Global Carbon Budget 2019

Friedlingstein, Pierre ; Jones, Matthew W. ; O'Sullivan, Michael ; Andrew, Robbie M. ; Hauck, Judith ; Peters, Glen P. ; Peters, Wouter ; Pongratz, Julia ; Sitch, Stephen ; Le Quéré, Corinne ; Bakker, Dorothee C. E. ; Canadell, Josep G. ; Ciais, Philippe ; Jackson, Robert B. ; Anthoni, Peter ; Barbero, Leticia ; Bastos, Ana ; Bastrikov, Vladislav ; Becker, Meike ; Bopp, Laurent ; Buitenhuis, Erik ; Chandra, Naveen ; Chevallier, Frédéric ; Chini, Louise P. ; Currie, Kim I. ; Feely, Richard A. ; Gehlen, Marion ; Gilfillan, Dennis ; Gkritzalis, Thanos ; Goll, Daniel S. ; Gruber, Nicolas ; Gutekunst, Sören ; Harris, Ian ; Haverd, Vanessa ; Houghton, Richard A. ; Hurtt, George ; Ilyina, Tatiana ; Jain, Atul K. ; Joetzjer, Emilie ; Kaplan, Jed O. ; Kato, Etsushi ; Klein Goldewijk, Kees ; Korsbakken, Jan Ivar ; Landschützer, Peter ; Lauvset, Siv K. ; Lefèvre, Nathalie ; Lenton, Andrew ; Lienert, Sebastian ; Lombardozzi, Danica ; Marland, Gregg ; McGuire, Patrick C. ; Melton, Joe R. ; Metzl, Nicolas ; Munro, David R. ; Nabel, Julia E. M. S. ; Nakaoka, Shin-Ichiro ; Neill, Craig ; Omar, Abdirahman M. ; Ono, Tsuneo ; Peregon, Anna ; Pierrot, Denis ; Poulter, Benjamin ; Rehder, Gregor ; Resplandy, Laure ; Robertson, Eddy ; Rödenbeck, Christian ; Séférian, Roland ; Schwinger, Jörg ; Smith, Naomi ; Tans, Pieter P. ; Tian, Hanqin ; Tilbrook, Bronte ; Tubiello, Francesco N. ; van der Werf, Guido R. ; Wiltshire, Andrew J. ; Zaehle, Sönke

Année de publication
2019
Résumé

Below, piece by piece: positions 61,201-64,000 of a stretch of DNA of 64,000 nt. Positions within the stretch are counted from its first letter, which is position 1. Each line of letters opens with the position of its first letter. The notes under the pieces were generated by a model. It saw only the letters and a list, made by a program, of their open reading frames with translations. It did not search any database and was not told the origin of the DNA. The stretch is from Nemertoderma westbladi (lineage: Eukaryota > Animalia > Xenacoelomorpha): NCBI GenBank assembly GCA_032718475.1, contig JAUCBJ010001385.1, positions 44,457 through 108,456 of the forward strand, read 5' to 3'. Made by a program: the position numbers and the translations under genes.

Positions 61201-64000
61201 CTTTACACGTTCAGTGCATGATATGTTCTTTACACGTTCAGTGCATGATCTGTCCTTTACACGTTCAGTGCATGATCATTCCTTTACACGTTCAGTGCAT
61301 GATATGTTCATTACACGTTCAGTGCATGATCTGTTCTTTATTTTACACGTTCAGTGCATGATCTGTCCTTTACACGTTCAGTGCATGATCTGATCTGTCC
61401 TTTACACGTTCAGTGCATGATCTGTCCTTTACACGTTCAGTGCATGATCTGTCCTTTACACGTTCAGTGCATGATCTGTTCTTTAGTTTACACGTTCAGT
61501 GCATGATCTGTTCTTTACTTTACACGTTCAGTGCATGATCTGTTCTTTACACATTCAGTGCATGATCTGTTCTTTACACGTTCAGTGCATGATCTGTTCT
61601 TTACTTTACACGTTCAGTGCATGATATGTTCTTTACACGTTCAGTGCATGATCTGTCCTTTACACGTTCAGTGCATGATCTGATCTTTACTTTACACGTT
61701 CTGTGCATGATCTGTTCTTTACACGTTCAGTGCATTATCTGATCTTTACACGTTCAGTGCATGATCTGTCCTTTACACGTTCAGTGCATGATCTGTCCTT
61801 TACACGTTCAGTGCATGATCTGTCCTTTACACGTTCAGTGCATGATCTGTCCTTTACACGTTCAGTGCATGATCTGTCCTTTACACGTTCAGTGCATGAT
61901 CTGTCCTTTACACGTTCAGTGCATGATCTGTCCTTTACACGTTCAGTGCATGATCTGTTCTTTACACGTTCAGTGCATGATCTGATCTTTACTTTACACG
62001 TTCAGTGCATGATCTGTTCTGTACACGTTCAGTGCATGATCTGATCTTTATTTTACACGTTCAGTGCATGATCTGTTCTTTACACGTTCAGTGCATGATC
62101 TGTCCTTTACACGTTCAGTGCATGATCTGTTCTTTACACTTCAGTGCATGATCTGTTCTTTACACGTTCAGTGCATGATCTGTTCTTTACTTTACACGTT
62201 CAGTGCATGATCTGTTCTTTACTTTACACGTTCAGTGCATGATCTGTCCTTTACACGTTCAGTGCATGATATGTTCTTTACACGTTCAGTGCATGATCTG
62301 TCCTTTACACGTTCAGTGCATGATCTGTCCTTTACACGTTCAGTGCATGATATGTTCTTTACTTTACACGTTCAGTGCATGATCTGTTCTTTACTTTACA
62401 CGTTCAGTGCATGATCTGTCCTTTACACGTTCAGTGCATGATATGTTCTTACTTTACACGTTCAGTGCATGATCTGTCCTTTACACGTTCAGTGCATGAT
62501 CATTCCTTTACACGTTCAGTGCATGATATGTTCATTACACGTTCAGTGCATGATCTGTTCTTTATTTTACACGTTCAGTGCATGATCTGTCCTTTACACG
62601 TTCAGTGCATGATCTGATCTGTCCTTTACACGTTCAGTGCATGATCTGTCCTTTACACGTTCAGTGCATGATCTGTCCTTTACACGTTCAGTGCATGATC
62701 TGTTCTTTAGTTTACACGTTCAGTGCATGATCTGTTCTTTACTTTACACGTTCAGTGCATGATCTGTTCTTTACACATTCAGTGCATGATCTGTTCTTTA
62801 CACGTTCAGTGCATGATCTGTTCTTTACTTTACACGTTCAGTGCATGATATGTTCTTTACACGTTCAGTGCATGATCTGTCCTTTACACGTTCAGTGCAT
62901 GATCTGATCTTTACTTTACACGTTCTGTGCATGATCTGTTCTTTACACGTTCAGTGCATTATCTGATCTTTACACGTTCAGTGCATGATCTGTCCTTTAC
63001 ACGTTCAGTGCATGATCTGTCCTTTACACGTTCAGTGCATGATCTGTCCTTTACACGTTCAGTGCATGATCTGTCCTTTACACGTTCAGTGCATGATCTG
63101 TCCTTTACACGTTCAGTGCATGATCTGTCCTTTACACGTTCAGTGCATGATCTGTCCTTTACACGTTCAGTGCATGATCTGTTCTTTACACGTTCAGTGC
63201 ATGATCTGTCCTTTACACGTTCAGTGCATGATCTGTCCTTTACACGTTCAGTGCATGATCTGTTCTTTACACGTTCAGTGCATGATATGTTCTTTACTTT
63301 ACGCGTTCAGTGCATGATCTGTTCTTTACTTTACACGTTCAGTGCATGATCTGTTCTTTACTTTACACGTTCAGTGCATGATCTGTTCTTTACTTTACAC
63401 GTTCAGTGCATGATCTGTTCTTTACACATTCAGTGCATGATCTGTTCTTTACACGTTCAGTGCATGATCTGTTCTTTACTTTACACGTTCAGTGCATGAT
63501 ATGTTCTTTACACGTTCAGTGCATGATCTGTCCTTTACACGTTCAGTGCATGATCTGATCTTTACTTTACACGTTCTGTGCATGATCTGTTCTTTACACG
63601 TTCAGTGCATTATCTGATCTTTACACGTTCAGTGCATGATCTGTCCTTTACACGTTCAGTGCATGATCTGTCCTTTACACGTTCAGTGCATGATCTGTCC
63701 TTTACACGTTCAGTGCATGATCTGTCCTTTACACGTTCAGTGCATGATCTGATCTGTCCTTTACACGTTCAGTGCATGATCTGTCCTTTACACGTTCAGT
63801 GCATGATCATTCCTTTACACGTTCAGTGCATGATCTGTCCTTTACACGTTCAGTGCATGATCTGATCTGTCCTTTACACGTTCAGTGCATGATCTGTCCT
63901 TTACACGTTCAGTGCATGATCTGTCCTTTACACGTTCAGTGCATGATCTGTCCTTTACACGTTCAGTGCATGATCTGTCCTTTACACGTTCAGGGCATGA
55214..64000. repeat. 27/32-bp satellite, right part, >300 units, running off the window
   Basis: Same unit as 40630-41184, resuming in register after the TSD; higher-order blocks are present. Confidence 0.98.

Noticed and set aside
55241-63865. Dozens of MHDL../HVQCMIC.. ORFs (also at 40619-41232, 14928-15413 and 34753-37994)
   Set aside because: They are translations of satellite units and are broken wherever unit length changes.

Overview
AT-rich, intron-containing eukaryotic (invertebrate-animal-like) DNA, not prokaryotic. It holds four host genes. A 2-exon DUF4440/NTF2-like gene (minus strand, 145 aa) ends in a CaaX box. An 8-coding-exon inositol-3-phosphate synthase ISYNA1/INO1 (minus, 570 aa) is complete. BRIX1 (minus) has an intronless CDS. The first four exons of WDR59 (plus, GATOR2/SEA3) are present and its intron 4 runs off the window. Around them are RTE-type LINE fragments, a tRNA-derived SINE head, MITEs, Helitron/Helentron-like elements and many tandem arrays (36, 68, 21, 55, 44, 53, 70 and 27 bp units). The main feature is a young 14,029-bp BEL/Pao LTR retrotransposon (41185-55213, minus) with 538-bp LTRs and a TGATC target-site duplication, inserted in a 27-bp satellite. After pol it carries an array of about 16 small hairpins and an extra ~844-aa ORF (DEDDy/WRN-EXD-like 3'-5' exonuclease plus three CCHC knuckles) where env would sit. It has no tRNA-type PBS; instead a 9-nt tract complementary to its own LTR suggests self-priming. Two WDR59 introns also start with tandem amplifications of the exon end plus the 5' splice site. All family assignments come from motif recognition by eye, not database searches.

<p align=justify><strong>Abstract.</strong> Accurate assessment of anthropogenic carbon dioxide (<span class="inline-formula">CO<sub>2</sub></span>) emissions and their redistribution among the atmosphere, ocean, and terrestrial biosphere - the "global carbon budget" - is important to better understand the global carbon cycle, support the development of climate policies, and project future climate change. Here we describe data sets and methodology to quantify the five major components of the global carbon budget and their uncertainties. Fossil <span class="inline-formula">CO<sub>2</sub></span> emissions (<span class="inline-formula"><i>E</i><sub>FF</sub></span>) are based on energy statistics and cement production data, while emissions from land use change (<span class="inline-formula"><i>E</i><sub>LUC</sub></span>), mainly deforestation, are based on land use and land use change data and bookkeeping models. Atmospheric <span class="inline-formula">CO<sub>2</sub></span> concentration is measured directly and its growth rate (<span class="inline-formula"><i>G</i><sub>ATM</sub></span>) is computed from the annual changes in concentration. The ocean <span class="inline-formula">CO<sub>2</sub></span> sink (<span class="inline-formula"><i>S</i><sub>OCEAN</sub></span>) and terrestrial <span class="inline-formula">CO<sub>2</sub></span> sink (<span class="inline-formula"><i>S</i><sub>LAND</sub></span>) are estimated with global process models constrained by observations. The resulting carbon budget imbalance (<span class="inline-formula"><i>B</i><sub>IM</sub></span>), the difference between the estimated total emissions and the estimated changes in the atmosphere, ocean, and terrestrial biosphere, is a measure of imperfect data and understanding of the contemporary carbon cycle. All uncertainties are reported as <span class="inline-formula">±1<i>σ</i></span>. For the last decade available (2009-2018), <span class="inline-formula"><i>E</i><sub>FF</sub></span> was <span class="inline-formula">9.5±0.5</span> GtC yr<span class="inline-formula"><sup>-1</sup></span>, <span class="inline-formula"><i>E</i><sub>LUC</sub></span> <span class="inline-formula">1.5±0.7</span> GtC yr<span class="inline-formula"><sup>-1</sup></span>, <span class="inline-formula"><i>G</i><sub>ATM</sub></span> <span class="inline-formula">4.9±0.02</span> GtC yr<span class="inline-formula"><sup>-1</sup></span> (<span class="inline-formula">2.3±0.01</span> ppm yr<span class="inline-formula"><sup>-1</sup></span>), <span class="inline-formula"><i>S</i><sub>OCEAN</sub></span> <span class="inline-formula">2.5±0.6</span> GtC yr<span class="inline-formula"><sup>-1</sup></span>, and <span class="inline-formula"><i>S</i><sub>LAND</sub></span> <span class="inline-formula">3.2±0.6</span> GtC yr<span class="inline-formula"><sup>-1</sup></span>, with a budget imbalance <span class="inline-formula"><i>B</i><sub>IM</sub></span> of 0.4 GtC yr<span class="inline-formula"><sup>-1</sup></span> indicating overestimated emissions and/or underestimated sinks. For the year 2018 alone, the growth in <span class="inline-formula"><i>E</i><sub>FF</sub></span> was about 2.1 % and fossil emissions increased to <span class="inline-formula">10.0±0.5</span> GtC yr<span class="inline-formula"><sup>-1</sup></span>, reaching 10 GtC yr<span class="inline-formula"><sup>-1</sup></span> for the first time in history, <span class="inline-formula"><i>E</i><sub>LUC</sub></span> was <span class="inline-formula">1.5±0.7</span> GtC yr<span class="inline-formula"><sup>-1</sup></span>, for total anthropogenic <span class="inline-formula">CO<sub>2</sub></span> emissions of <span class="inline-formula">11.5±0.9</span> GtC yr<span class="inline-formula"><sup>-1</sup></span> (<span class="inline-formula">42.5±3.3</span> <span class="inline-formula">GtCO<sub>2</sub></span>). Also for 2018, <span class="inline-formula"><i>G</i><sub>ATM</sub></span> was <span class="inline-formula">5.1±0.2</span> GtC yr<span class="inline-formula"><sup>-1</sup></span> (<span class="inline-formula">2.4±0.1</span> ppm yr<span class="inline-formula"><sup>-1</sup></span>), <span class="inline-formula"><i>S</i><sub>OCEAN</sub></span> was <span class="inline-formula">2.6±0.6</span> GtC yr<span class="inline-formula"><sup>-1</sup></span>, and <span class="inline-formula"><i>S</i><sub>LAND</sub></span> was <span class="inline-formula">3.5±0.7</span> GtC yr<span class="inline-formula"><sup>-1</sup></span>, with a <span class="inline-formula"><i>B</i><sub>IM</sub></span> of 0.3 GtC. The global atmospheric <span class="inline-formula">CO<sub>2</sub></span> concentration reached <span class="inline-formula">407.38±0.1</span> ppm averaged over 2018. For 2019, preliminary data for the first 6-10 months indicate a reduced growth in <span class="inline-formula"><i>E</i><sub>FF</sub></span> of <span class="inline-formula">+0.6</span> % (range of <span class="inline-formula">-0.2</span> % to 1.5 %) based on national emissions projections for China, the USA, the EU, and India and projections of gross domestic product corrected for recent changes in the carbon intensity of the economy for the rest of the world. Overall, the mean and trend in the five components of the global carbon budget are consistently estimated over the period 1959-2018, but discrepancies of up to 1 GtC yr<span class="inline-formula"><sup>-1</sup></span> persist for the representation of semi-decadal variability in <span class="inline-formula">CO<sub>2</sub></span> fluxes. A detailed comparison among individual estimates and the introduction of a broad range of observations shows (1) no consensus in the mean and trend in land use change emissions over the last decade, (2) a persistent low agreement between the different methods on the magnitude of the land <span class="inline-formula">CO<sub>2</sub></span> flux in the northern extra-tropics, and (3) an apparent underestimation of the <span class="inline-formula">CO<sub>2</sub></span> variability by ocean models outside the tropics. This living data update documents changes in the methods and data sets used in this new global carbon budget and the progress in understanding of the global carbon cycle compared with previous publications of this data set (Le Quéré et al., 2018a, b, 2016, 2015a, b, 2014, 2013). The data generated by this work are available at <a href="https://doi.org/10.18160/gcp-2019" target="_blank">https://doi.org/10.18160/gcp-2019</a> (Friedlingstein et al., 2019).</p>